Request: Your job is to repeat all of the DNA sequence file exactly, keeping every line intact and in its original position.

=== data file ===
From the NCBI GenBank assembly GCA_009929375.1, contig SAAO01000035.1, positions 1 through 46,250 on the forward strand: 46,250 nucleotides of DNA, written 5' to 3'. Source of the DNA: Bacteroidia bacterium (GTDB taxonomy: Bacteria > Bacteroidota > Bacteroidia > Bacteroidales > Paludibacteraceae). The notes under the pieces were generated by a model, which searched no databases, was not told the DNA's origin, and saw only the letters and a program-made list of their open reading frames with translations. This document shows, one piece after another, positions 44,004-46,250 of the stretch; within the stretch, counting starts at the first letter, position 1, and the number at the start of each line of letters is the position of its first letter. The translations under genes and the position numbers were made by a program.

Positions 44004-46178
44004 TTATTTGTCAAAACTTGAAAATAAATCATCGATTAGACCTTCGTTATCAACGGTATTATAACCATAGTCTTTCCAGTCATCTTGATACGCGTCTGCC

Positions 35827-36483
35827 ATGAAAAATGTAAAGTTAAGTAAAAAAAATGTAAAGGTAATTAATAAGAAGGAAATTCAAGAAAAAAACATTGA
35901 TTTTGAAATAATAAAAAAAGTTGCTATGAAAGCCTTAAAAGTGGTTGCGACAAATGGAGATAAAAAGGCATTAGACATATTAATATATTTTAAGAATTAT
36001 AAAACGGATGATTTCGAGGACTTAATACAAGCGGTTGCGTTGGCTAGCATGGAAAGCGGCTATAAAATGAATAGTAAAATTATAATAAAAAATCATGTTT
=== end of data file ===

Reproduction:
From the NCBI GenBank assembly GCA_009929375.1, contig SAAO01000035.1, positions 1 through 46,250 on the forward strand: 46,250 nucleotides of DNA, written 5' to 3'. Source of the DNA: Bacteroidia bacterium (GTDB taxonomy: Bacteria > Bacteroidota > Bacteroidia > Bacteroidales > Paludibacteraceae). The notes under the pieces were generated by a model, which searched no databases, was not told the DNA's origin, and saw only the letters and a program-made list of their open reading frames with translations. This document shows, one piece after another, positions 44,004-46,250 of the stretch; within the stretch, counting starts at the first letter, position 1, and the number at the start of each line of letters is the position of its first letter. The translations under genes and the position numbers were made by a program.

Positions 44004-46178
44004 TTATTTGTCAAAACTTGAAAATAAATCATCGATTAGACCTTCGTTATCAACGGTATTATAACCATAGTCTTTCCAGTCATCTTGATACGCGTCTGCC

Positions 35827-36483
35827 ATGAAAAATGTAAAGTTAAGTAAAAAAAATGTAAAGGTAATTAATAAGAAGGAAATTCAAGAAAAAAACATTGA
35901 TTTTGAAATAATAAAAAAAGTTGCTATGAAAGCCTTAAAAGTGGTTGCGACAAATGGAGATAAAAAGGCATTAGACATATTAATATATTTTAAGAATTAT
36001 AAAACGGATGATTTCGAGGACTTAATACAAGCGGTTGCGTTGGCTAGCATGGAAAGCGGCTATAAAATGAATAGTAAAATTATAATAAAAAATCATGTTT